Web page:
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Lethbridge Herald Newspaper Archives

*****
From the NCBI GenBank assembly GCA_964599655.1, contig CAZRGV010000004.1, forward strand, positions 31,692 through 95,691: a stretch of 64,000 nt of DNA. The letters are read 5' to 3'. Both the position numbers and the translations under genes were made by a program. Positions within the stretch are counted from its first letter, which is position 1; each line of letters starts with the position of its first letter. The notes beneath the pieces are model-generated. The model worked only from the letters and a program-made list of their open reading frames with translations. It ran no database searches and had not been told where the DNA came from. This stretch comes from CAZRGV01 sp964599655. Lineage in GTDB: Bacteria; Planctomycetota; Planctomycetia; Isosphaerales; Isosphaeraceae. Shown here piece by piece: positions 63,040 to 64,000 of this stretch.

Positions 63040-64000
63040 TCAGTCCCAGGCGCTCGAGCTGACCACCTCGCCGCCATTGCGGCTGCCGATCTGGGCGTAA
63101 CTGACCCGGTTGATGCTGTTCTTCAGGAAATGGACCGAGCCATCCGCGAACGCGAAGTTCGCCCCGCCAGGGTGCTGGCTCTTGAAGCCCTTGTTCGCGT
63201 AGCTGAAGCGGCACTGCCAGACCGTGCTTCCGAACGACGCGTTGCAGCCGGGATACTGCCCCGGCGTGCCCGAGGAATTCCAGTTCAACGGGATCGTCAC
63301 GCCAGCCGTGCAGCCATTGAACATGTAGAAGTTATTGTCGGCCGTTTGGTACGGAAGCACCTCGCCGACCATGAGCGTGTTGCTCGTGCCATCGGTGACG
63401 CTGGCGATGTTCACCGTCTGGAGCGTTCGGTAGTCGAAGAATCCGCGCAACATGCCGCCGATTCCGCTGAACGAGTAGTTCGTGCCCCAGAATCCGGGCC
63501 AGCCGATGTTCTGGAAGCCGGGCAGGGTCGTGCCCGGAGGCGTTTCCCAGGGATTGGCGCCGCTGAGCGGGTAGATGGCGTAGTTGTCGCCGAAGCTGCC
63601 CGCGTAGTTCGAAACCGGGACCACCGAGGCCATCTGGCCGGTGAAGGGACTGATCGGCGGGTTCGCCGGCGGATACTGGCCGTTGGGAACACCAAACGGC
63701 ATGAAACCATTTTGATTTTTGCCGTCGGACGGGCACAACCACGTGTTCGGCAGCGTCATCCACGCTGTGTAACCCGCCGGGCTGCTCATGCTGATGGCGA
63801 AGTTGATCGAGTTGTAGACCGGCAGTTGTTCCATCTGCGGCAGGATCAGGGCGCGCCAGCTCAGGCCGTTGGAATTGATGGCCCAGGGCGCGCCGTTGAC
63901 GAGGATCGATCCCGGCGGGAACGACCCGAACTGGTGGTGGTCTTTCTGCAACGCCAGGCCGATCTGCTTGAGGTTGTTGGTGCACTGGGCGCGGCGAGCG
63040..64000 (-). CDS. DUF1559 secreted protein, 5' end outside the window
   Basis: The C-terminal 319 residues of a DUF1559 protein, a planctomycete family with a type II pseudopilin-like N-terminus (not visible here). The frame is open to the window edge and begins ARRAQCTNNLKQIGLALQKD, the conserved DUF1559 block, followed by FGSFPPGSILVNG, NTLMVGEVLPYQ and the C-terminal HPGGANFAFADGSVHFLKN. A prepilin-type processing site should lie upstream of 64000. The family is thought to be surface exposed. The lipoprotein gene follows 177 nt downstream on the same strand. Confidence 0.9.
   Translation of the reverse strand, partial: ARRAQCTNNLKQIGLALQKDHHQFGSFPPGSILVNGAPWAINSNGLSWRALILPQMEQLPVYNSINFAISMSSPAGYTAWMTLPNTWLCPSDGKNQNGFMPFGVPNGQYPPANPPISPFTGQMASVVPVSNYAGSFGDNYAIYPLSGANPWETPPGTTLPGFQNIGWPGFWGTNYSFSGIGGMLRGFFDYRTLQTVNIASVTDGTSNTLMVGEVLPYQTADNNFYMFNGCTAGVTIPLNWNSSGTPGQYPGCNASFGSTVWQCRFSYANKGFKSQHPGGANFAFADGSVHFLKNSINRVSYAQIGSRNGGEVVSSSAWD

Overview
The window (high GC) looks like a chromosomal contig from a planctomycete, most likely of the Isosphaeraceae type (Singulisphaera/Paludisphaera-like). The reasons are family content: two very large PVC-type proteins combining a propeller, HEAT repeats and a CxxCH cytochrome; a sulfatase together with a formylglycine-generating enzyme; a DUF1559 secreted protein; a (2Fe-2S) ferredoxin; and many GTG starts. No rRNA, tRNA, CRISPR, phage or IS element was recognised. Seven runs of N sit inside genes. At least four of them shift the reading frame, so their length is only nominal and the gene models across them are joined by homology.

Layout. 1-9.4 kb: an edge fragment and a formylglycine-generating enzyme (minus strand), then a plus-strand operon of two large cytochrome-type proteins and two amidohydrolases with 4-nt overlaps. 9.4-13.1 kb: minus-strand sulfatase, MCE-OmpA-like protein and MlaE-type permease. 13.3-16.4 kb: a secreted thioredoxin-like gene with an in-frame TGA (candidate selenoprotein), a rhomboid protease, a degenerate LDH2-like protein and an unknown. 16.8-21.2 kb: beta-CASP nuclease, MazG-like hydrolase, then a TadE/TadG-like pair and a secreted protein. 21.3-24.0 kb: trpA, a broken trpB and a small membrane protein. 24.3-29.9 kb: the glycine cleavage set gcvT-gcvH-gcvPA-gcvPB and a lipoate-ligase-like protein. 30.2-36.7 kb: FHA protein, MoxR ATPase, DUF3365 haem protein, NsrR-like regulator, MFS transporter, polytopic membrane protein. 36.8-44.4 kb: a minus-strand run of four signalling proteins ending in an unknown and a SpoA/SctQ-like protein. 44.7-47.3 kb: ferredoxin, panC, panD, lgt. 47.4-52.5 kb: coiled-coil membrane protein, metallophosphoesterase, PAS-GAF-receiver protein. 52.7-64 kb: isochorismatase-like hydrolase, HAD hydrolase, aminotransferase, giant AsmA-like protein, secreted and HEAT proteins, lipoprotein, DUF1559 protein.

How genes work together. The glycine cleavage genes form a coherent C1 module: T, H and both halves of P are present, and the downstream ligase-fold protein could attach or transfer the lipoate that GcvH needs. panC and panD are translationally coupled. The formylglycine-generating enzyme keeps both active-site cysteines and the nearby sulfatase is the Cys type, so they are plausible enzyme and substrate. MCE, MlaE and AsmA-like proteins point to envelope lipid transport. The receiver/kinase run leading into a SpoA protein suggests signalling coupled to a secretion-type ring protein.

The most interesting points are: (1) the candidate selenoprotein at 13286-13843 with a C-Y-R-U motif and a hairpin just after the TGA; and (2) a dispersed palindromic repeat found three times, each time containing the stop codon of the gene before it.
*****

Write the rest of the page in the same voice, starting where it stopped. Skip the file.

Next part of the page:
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Lethbridge Daily Herald (Newspaper) - April 15, 1918, Lethbridge, Alberta I PAGE FOUR THE LETHBRTDGE DAILY HERALD tetbWfcje Derate Xetbbrrtj:, alberta tr. I DAILY AND WEEKLY tion raised by the^ Saturday dispatches. Experts aro of the opinion tbat the German high >seas fleet will stay holed up until alter the war. Tho Germans have done very little to add to the strength of their battle fleet since the war began, mast of their attention havrag been turned to the development of the submarine as the only weapon available to break Britain's sea grip. But there are many who believe that Germany is ready to stake her TELEPHONES n" 011 outcome 01 the war this Business Office .............. 1252 > summer. The reckless abandon with Editorial Of/ice .............. 1224 1 �which tho enemy is throwing massed Proprietors and Pubfishsi-s fHt LETHBRIDGE HERALD PRINTING COMPANY, LIMITED 123 6th Street South, Lethbrldoe W. A. Buchar.an President and Managing Director John Tonunce  - Business Manager Daily, Daily, Dally Subscription Rata*: delivered, per week , delivered, per year . by mail, per year .. Weekly, by mail, per year . .10 .J6.00 ..14.00 ..$1.50 Weekly, by mail, per year to U.S.. $2.00 Dates of expiry of subscriptions as-pear daily on address label. Acceptance of papers j.ftc. expiration date Is our authority to continue the subscription. THE PROGRESS OF THE WAR. The summary of operations over the week-end on the British-Belgian front shows the British clinging to the vital points that are gateways to j cates Prepa'ratio the channel ports. The Germans have { witn a11 forces assembled for the at-been fighting desperately to thrust ! tompt- their armies into Baliieul and to take ' Whatever may be the intention of possession of the Ballieul-Haiebrouck troops at strategic points on tho west front indicates this. Why then, should not an attempt bo made at sea? If the British and Allied fleets ! could be decimated by a gran"d fleet ' action even though tho German fleet were virtually wiped out, the Germans . may think that the way , would be ! more*open for unrestricted submar-j ine warfare, and that better results j would follow/ Or the Huns may � think that, as their land forces are j making headway even at a great cost, j probably the high seas fleet might i also make headway by throwing its I full weight into the battle. Some few believe also that the notable falling-off iu submarine sinkings during -the past couple of weeks indi-s for a naval drive MONDAY, APRIL 15, 1918 /y~fp THE FXfrMXI* . � - p,r Mfrtseafflaurs /r/.v the saw railway, but thus far without success. The fighting is, being conducted Along a front between Labassee and Vpres, a distance of about 20 miles. the high command , of the German navy, the- Allies look with confidence on the outcome of any naval clash which may be precipitated. The British and Allied fleets have an enor-_ In between Armentlers and Ypres, i molla superiority on the seas, and the a distance of only 10 miles, the Germans have driven a sharp wedge into the British lines in an effort to reach Hajebrouck and penetrate through to Aire, an important railway centre. Allied naval leaders would like nothing better than a chance for a finish with Von Typitz' squadrons. 'PICKED UP IN �* PASSING >o* i�i jbaV *$* SHALL. WE EAT Thus far they have reached only as j HORSE MEAT? far as Neuve Eglise, a point which has ! 'ivith millions of the world's pro-been taken and retaken several times I Queers in the -lighting lines today, the 1 possibility of famint is not so re- mote as we here in Western Canada, j the granary of the Empire, may read-1 but which the British were holding on Sunday after s counter-attack. The seriousness of the situation is realized when it is pointed out that i ^ believe. However the possibill- j Hazebrouck, Aire and other points I ties of the ruture hf Te caU3ecl man>' INCREASING PRODUCTION IN SOUTHERN ALBERTA. 7i20u=ands of acres of virgin land in Southern Alberta will be put under the plow thi.-i year and prepared for production in lf'19. A few notable examples are the C. S." Noble program on the Cameron ranch, the four-section block east of New. Dayton owned by Iowa interests and the new farms in the Coaldale and Chin sections being taken up by settlers brought in by the C.P.R.' Southern Alberta is filling up with a fine class of new settlers, men with money who have faith in the future ^of the country. Let us give these newcomers every encouragement and every assistance that our part in the great production campaign with which we must back up the Allied armies may be increased to a very noticeable extent. For this ia the time when no farmer sh'ould . leave the land while every experienced farmer capable of producing who "is pot now doing bo should be encouraged (P �PPly Bla efforts in that direction. Let Southern Alberta lead the West in tha production campaign. ENFORCE THE ACT AGAINST IDLERS. The order-in-comicil elimlnnlting the idler from the community is now being enforced in other parts of the province, and we may expect that the local police forces will begin at once to apply the measure. The principle of the ruling is that hereafter k>okad�T Tnat is the ques- domestic animals. It is less subject to disease than most animals. It is a very particular animal in the selection of the food which it will eat. .for many yeais European countries have used horse flesh, and in recent years markets for selling horse flesh have appeared in a number of the larger American cities. There are three market* in St. Louis where horse flesh can be purchased. A good healthy horse, sixteen years old, was slaughtered a short time ago at the University of Missouri College of Agriculture, and the meat given to persons in Columbiaivho wished to compare the taste and palatability of horse flesh. Where personB partook of the meat without being aware that it was horse meat, no objection was raised, and uniformly it was pronounced to be good meat, although a little tough and dry. Some ot these same persons, when informed that it was STORAGE OF COAL 1 FAMILY TRAGEDY . NEW WESTMINSTER New Westminster, B. C April 18.- Harry Bestwick," aged 44, shot and killed Mrs. Florence. Bestwick, aged 43, his brother's wife, at her home here on Saturday evening and then shot himself, dying later in the hospital- The shooting followed a quarrel, the cause of which is not known. Walter Bestwick, husband of the murdered woman, .has. been, overseas for | two years .and the oddest of her fata? B. DeHarte Gives Interesting Hy of seven sou and daughters also is Paper-Some Diversity of 'overaeas Opinion ONE IDEA IS TO MAKE GOOD, SAYS J. B. DeHarte. manager Pf , the i North American Collieries,. 'Coal- j hurst,, was the speaker at the ' Sun-; day forum, his subject being "The Origin iind Preservation of Coal." His address, though necessarily, technical in character? was extremely interesting, especially to Lethbridge people. Unfortunately the audience was very small, the fine-weather not being conducive to large indoor audiences. Wm. Symonds presided. Of Vegetable Origin Mr. DeHarte traced the history of the formation of coal deposits, which he said were undoubtedly of vege- MOUNTED POLICE USED IN QUEBEC Western Riders of the Plains Taken East to Help Quell Riots T Newsprint men  � nay � they are threatened with a strike unless they raiso wages. ^ Mr. J. B. McColl of the well known oil firm of McColl Bros., died in Toronto. Jean Nicholson, aged 3 years, was run over and injured by a milk wagon on the road in Moose Jaw. Large industrial users of gas in Western Ontario will likely be obliged to use other fuel after. July 1. More than two million dollars was paid in 19itfl7 in customs duties on farm implements. Hon. Everett Colby, United States food administrator, will address a public meeting in Hamilton on gr*at: er food production. Toronto will memorialize Sir Rob-art Borden, asking for the reinstatement of Cost of Living Commissioner O'Connor. Liout.-Col. Nool Marshall of Toronto, brought a cheque for $500,ft00 from the American Red Cross as a gift to the Canadian fund. Winnipeg fishermen demand an iu-croaee in prices paid them by the Government or threaten not to produce their winter's catch. Joseph, Scott,'a young farmer in Ontario, was Instantly killed on. the Bloomfield crossing of the O. T. R. west of Chatham. - - During the past three months, 11,-182 volunteers have joined the Canadian forces, and in January and February 17,428 men were drafted. At, a spectacular tire In Toronto 200,000 gallons of lubricating oil in the Galena, Signal Gas Co. plant were destroyed, at ft loss in excess of 1800,- 000. The Canadian Self-purchasing Commission has in trausit for distribution in Eastern Canada 300,000 bushels of high grade inspected seed oats, to be sold at net cost. Memorial tablets were unveiled in three Anglican churches, Toronto, in honor of three Toronto officers' who wore killed at the battle of Vimy Ridge a week ago. The Rev. M. B. Robson of Ham-i ilton is iu Toronto this week assfBt-! ing Prof. Law in examining Kqox ' college students' papers on the new I testament. , - .,i The exploiting of reindeer meat, _, - ' -. , ,. , ,i , i particularly on the Pacific coast, will Edmonton, April 14^-Confidence in, be underta'ken 0I1\ ,, e 3 J'1 the Hon. Chas. Stewart, as premier� of; season ln ai canlpaignBt0 �Ve beef Alberta, was the predominant of the , f 8)llpment abroad; luncheon in the MacDonaid Saturday;  ._ afternoon at which he was the prin cipal guest. Carmino Carlso, a Mexican, was .__,, , . ... ,, , 1 table origin. Showing how the coal horse meat could not bring themselves , fonnftticmB ,n tie we9t were made up,: to try another portion. There has I he said that Lethbridge coal was not Redcoats are assisting to keep order in the province of Quebec. Twenty of the famous western police force in uniform are now in the eastern prov- , . , ,.mK,ra  8,i0t and killed in Pittsburg" by a It was given by the other members,, policeman, after he had ter- of the government and the othei , , fl .paWngers on the Chicago guests were the Liberal members of, pjttsburg express train over the the egis ature. J. R. Cowell clerk _of PanhandlV Railroad. , the legislative assembly, J. E. Elliott,  . _ member for West Middlesex in the On- ' tario house and W. L. Smith, agricul- . John XlcSfartln, M.P. for Glengarry, tural editor of the Toronto Globe who � dead In - Montreal, Mr McMartin, is making a survey of agricultural who is a Liberal-Unlonist had the dls-conditions in the province. ! tlnctlon.pt having been the only man Declaring tbat his one idea on entering public life was tomaiee good, 'elected in Ottawa by acclamation ln the last general election. and that he would never be found de parting from that idea. Premier Stewart affirmed his allegiance to the principles of Liberalism. . , "Until" said he "the time arrives when I find those principles wrong I been a strong prejudice against the use of horse flesh because of man's association with the horse. At one time it was thought a sacrilege to rob Old Dobbin of his hide before burial. That prejudice has well nigh passed away. It is doubtful if it will pay to produce horse flesh primarily for human consumption. There are many horses in the country too small for efficient service as draft animals, which in these times of meat shortage, might perhaps well be slaughtered for human food. In every large city there are many cases annually where fat young horses are injured by falling on the slippery pavement. Such animals could be slaughtered at once for food. It is far more hamane to slaughter the old family horse for food than to sell him for five or tetj. doihirs to a huckster who will half starve and mistreat him for a year or two and then turn him out to die. The horse has not been bred aa has the beef animal for the distribution of fat through the lean muscles, and a true lignite, but a better grade ot coal, and should be known' by its technical namo of sub-bituminous. The real lignite was found farther east, it3 lowest form being found near Estevan, Sask. Storage Problem Speaking of the .storage of Lethbridge rfoal, he expressed his firm belief that storage of this coa! was mco endeavoring to help the military , wiU aiwaj.s be ,ound tigmag the bat to enforce the Military Service-Act : tle of LiDer�lism." and quell the riots which have been: Hon. C. W. Fisher, speaker of the such a sensation in the city of Que- Iegialature presided, and the following bee. was the toast list: The Army: Lieut. Walker, Victoria, and Sergt. Gordon McDonald, Pembina. The new members, A. W. Ebbatt, Vermilion, W. A. Rae, Peace River, and Dr. State, Clearwater. The old members, Martin Woolf, Cardaton, Joseph MdCellum, Vegrevillo, Hon. A. G. MacKay, Athabasca, and Lucien Bou-dreau, St. Albert. Our -guest, proposed by J. G. Turgeon, Jlibstone, and H. A member of the Heraid stuff learned this fact yesterday ln Macleod, where special interest In- the case is taken owing to the fact that the troop of R. N. W. M. P. which was called east by the authorities at Ottawa, 13 Id command of Superinten-possible with proper,-caro, and gave; dent Starnes, and three of the men voice to many of tile advantages [ chosen are from the Macleod post, which would accrue to Lethbridge if i "They are the three largest men in proper means of storage were adopt- j the "force" said the Herald's infor- ed and coal stored in ijuantlties in'mant. an ex-Mountie, who considered B. Atkins, Didsbury, and responded to the summer months by the eastern I that the troop, owing to Its fine train- , �y tne premier, prairie dealers. The mines would i ing, would havo-a salutary effect, have a steadier run here, which would j Tho people of Macleod are not at i....*-- ..pjeaE63 over the sudden turn in Mounted Police affairs generally.. With the resignation of Commissioner Perry, head of the fwco, they realize that the famous red-coats are being finally broken up. Tills means much to Macleod, which was alwaya the headquarters of one of the largest div mean better labor conditions and better mine conditions, since the mines would be kept in better shape. It meant really greater efficiency all round. Mr. DeHarte said the coal companies were offering every inducement to tho dealers in Saskatchewan and Manitoba to store coal. TERRIBLE CONDITIONS EXIST IN HUNGARY isions, having been Hie oldest fort In the discussion which tolIowei\ established by the Mounted Polico in Mr. Filmer said he thought the - coia panies should provide a discount on the price of coal in sunrmer to Induce people to store their coal here. Mr. McNabb said the question of storage was not so important for people here, who could always get Alberta. The men of the forco at Macleod are ready to a man to enlist. Hundreds of Thousands Have Tuberculosis - Women Work in Army therefore, horse meat will bo dryer j coal, as it was for the people farther I when cooked than beef. In the old horse the meat will be pdrhaps a.i toUfjh as the meat of the old cow, but prob.'ibly not more so. As a riast or pot roaBt, horse flesh is very palatnble. The 'i.ilGt steaks of the sUteer.-year-oM horse -fltera as tender and juicy as tho epicure could desire. east. It was not a question of giving us a reduction here, he said, but a question of getting coal stored in the eastern part of the prairies so that the connumer would not have to pay two and throe times its proper price in winter. - Coal, he said, was one of the cheapest commodities in Canada. Mr. Nimmons believed it wag not (Special to the Herald) Magrath, April 15.--A serious accident occurred near the pothole on Sum'sy. v/lien Douglas Stoddard of London, April 15.-A dispatch from Budapest reports that four hundred thousand persons are suffering from consumption In Hungary, including 250,000 who are incapable of working. Tho annual death toll from consumption has increased by eight thousand since the war started. Overcrowding is the principal factor of the scourge. The public demand the requisitioning of tho palaces for the poor. There are 46,000 women at work with the Hungarian army. This num- The' Calgary "News-Telegram" has ; S�lvtMth6 (PTb!fm' "if, believed- buj o , , b be did not believe this coal would signed "30," and the Calgary "Cana a question of oterage but of trans- Cardston was very badly injured, and j ber is insufficient so tho government portation. Pyper distribution would j lies at death's door at Gait hospital, dian" has made its bow. The News-Telegram had a tempestuous career. It was founded about 10 yean; ago by th-s famous late "Dan" McGIl'icuddy, one time proprietor of the Goderich "Signal." It was then called the "News." Later Jess Dorman acquired control and changed the name i;> the "News-Telegram." Wo welcome the Caaadlftji to our-eaehansa table. store to advantage. NO CASUALTIES Havre, April IS.-An enemy airplane succeeded In passing observation pouts without being reached and flew over the district, says an official note issued here, SeveraL bombs were dropped nt.ir one of the camps for Ger-1 man prisoners. I The material damage was slight and I. there weru uo casualties. Lethbrldfro. The car had two pass Angers besides Stoddard, and in some manner it was turned over. is studying means for the introduction of general f�malo raobiliation. The Budapest central market recently told one goose liver weighing two Stoddard was rendered unconscious,, pounds for twenty dollars and the in which state he remained after being removed to Magrath, and later to the hospital at Lethbridge, where his condition is serious. The other men .jyere only slightly injured. The Rev. Dr. D. W. Forrest, professor of' Bysteiaatic theology and apologetics at the United Free Church College, Glasgow,, died under an anaesthetic before an operation could be performed remainder of the bird brought sixty dollars. THREE SOLDIEI8 KILLED New York, N. Y., April 15,- \Three soldiers were killed, ten Seriously Injured and thirty-five slightly hurt early today In a wreck on the Long Island Railroad near Central lelih, N. Y> Women of the Social Science club of Toronto decided to petition the Minister of Justice at Ottawa to have more severe .penalties in seduction cases. Twenty-one short-term prisoners at Dorchester Penitentiary have volunteered and have been accepted to serve in the war on condition of receiving pardons at Its termination. With mNitary honors the body of Flight-Lieut. Harold M. Reid was interred in Belleville cemetery. Ho, met his death in England on Feb. 23rd, as the result of a collision between two planes in mid-air. Tho town council accepted reluctantly the resignation of Councillor John Smith of Toronto, which was caused through ill-health. Mr. Smith has served the town and county for several years in a very capable manner, and was recognized as a very careful 'custodian of the town's finances. The Vancouver Province is of the opinion that when the girls employed In munition factories and other war work resume their ordinary household duties there will be a marked falling off in the number of dishes,and kitchen utensils broken through carelessness. The discipline and care acquired in handling explosives will have become a habit. The Doukhobors who have been in the habit of contributing ?100 a month to the Grand Fork* branch of th-e Canadian Patriotic fund, have notified the committee  tbat unless it makes arrangements with the provincial government to remove the poll tax, which tho Doukhobors are forced to pay, they will stop-their contributions to the fund. The brethren claim that as they are a joint stock company and are paying heavy taxes, they should not have to pay the poll tax. Lt. Gilbert Tucker, son ot Canon U Norman Tucker, formerly of Toron* to, has been seriously wounded.* At Stratford Otto Hoeltje was fined $80 for harboring and assisting a deree months. He has. btteji In Jail afb(!e appeals were -pending, slnea iH4. Lanark Conservatives will attend a Union convention at Carleton Place on May 1, when n candidate will bo chosen to succeed the late Dr. A. K. Hanna. At Halifax" Ibe soldier Reynolds, formerly a sergeant, charged with the theft ot |5�2.40 from the Militia De-..partment, was given two years' suspended sentence. Mgr. Stagni, Apostolic Delegate of the Holy See in Canada, baa concluded his seven-year tann of office. Mgr. FiHpprt, secjTAtaryNof the Apostolic Delegate-, will act temporarily One thousand nhtttrs and decorators went on stritVat Montreal for a five-cent an hour Increase and five j hours less work f wash. Present pay 'is 40 cents ..an hour for a 64-hour week. Compulsory vaccination sfiar and resuMng ban, that has barred many pupils from attending school because of their failure to comply, with the order, was lifted by Chatham Board of Health. John Monuk, Austrian, was sant to jail for four years when he pleaded guilty, to five charges of. converting to his own use money deposited with him ln trust by his fallow-countrymen in Ottawa. \ Harry F. Parent, manager of Detroit Opera house, and one of the bent known theatre men in Michigan, died of pneumonia in Providence hospital after an Illness of two days. 4- Saskatchewan province has been divided into eight districts under .the Highways Act, and superinteudents have been Appointedfollows: Bat-tleford, F. Klsaack; Prince Albert, F. McDougall; Saskatoon, W. Grant; ' Yorkton. E. B. Webster; Rogsna, C. F. McLellan; Weyburn, J. T. Came- f ron; Moose Jaw, A. McCallutn; Swift Current, J. R. Raid,  m $10,000, the first installment of money raised In San Francisco for the beneUt of Che Irish Nationalist .party by T. P, O'Connor, no tad Journalist and member of tfce British parliament, was sent by hint to John Dfllon, leader of the party. Mr. O'Connor said be hoped to raise an additional $10,000 before leaving for Los Angelas. In 1917, a season of eztrema drough.t a field of wheat on corn land at Brandon yielded twenty-eight bushels to the acre, a field of summer-fallow nearby yielded twenty-one and one-tltixd bushels per acre. In Rev. Frederick J. Hergmann, pastor j 1916, the corresponding ^nutf*}* - - ..... same rotation yielded forty bushels per acre on com laud nnd thirty-two bushels per acre on of the Lutheran tabernacle at Winnipeg,- who was taken ill whllo riding in a ulreet car, died before medical aid reached him. The deceased wa3 rocoRiiized ati among the leading .theological writer** of the American continent and his works were widely circulated. Mr. Bergmann' was a native of Iceland, and enme to this country in 1886 and settled at Gardar, N.0., remaining there until 1902, when ho accepted a position as professor at Wesley College. ) summer-fallow. These ar* not exceptional eaaea but are quite the ordinary result obtained. Not only is the yield of wheat maintained or even Increased by the sub-titution of -com, hut the cost of production Is greatly decreased because the corn grown can ha used as winter fodder for stock, whereas there Is no produce from summer-fallow. ;